Solomon Islands MP Charged for Misusing Funds on Motorized Canoes
Police arrested on Wednesday a Solomon Islands lawmaker and charged him with corruption for allegedly misusing a shipping grant worth more than US$374,000 to purchase motor powered canoes for his political supporters, Radio New Zealand reported.
Dickson Mua, an MP for Savo-Russell, a constituency in Central Province, was charged with one count of conversion and released on bail. He is scheduled to appear in court on Nov 14.
Mua received the shipping grant in 2013, purportedly to buy a ship for his constituency. Prosecutors now allege he never purchased the ship, and instead spent $300,000 of government funds on outboard motor powered canoes and other equipment as gifts for his political supporters. He spent the rest of the funds on expenses unrelated to the purpose of the grant, say prosecutors.
Police commissioner Matthew Varley welcomed the arrest, which he said came after a lengthy and complex investigation.
“The message here is that no one is above the law and the police force will continue to investigate allegations of corruption in Solomon Islands no matter where the cases might lead,” he said.
Varley also hinted that police were investigating additional corruption cases, but wouldn’t comment further.
Mua was elected to Parliament in 2010 as a member of the Ownership, Unity and Responsibility Party (“OUR Party”), defeating a five-term incumbent. OUR Party was launched in 2010 by opposition leader and former prime minister Manasseh Sogavare on promises to increase investment into rural economies and to reinstate traditional public ownership of land, a practice that had been eroded during the colonial era, according to local media.
Mua served as Minister of Women, Youth and Family Affairs in 2011, and then as Minister of Forestry from Oct 2011 to 2014.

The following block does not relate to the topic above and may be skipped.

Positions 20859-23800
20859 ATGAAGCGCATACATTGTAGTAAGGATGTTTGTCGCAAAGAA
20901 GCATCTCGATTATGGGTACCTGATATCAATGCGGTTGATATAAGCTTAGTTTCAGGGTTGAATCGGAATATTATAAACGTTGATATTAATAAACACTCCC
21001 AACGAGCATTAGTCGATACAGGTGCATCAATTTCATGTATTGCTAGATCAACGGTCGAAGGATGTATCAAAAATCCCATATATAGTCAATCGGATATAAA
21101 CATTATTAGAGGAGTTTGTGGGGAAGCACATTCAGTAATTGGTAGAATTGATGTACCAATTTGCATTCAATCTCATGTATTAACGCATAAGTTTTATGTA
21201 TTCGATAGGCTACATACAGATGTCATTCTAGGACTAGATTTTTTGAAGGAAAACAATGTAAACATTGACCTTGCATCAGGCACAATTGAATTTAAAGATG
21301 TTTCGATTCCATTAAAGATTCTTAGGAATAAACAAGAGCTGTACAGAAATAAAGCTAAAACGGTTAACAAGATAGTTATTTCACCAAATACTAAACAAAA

In 2012, while serving as Forestry Minister, he came under scrutiny for renewing a company’s logging license in a move that opposition leader and former prime minister Derek Sikua characterized as cowing to pressure from the current prime minister.
Later that same year, Mua was accused of releasing public funds to a tourist project run by his wife. He denied any wrongdoing, saying that the allegation that “the projects all went to my relatives and or close friends was not true,” according to the Solomon Star.
A 2017 report by the U4 Anti-Corruption Resource Centre, a research group partnered with Transparency International, states that “corruption is a significant challenge” in the Solomon Islands, where institutional accountability is “weak.”
The Pacific Island nation placed 114th out of 170 countries surveyed in the Heritage Foundation’s 2018 Index of Economic Freedom, which measures government corruption, indicating “mostly unfree.”
This July the Parliament passed new anti-corruption legislation that will set the groundwork for the establishment of an independent anti-corruption commission.
A clause in the legislation, however, will not allow investigations into events that occurred before the bill was enacted.
This “portrays to the public that legislators have something to hide and that they are protecting themselves from being investigated,” said Transparency International Solomon Islands executive officer Ruth Liloqula.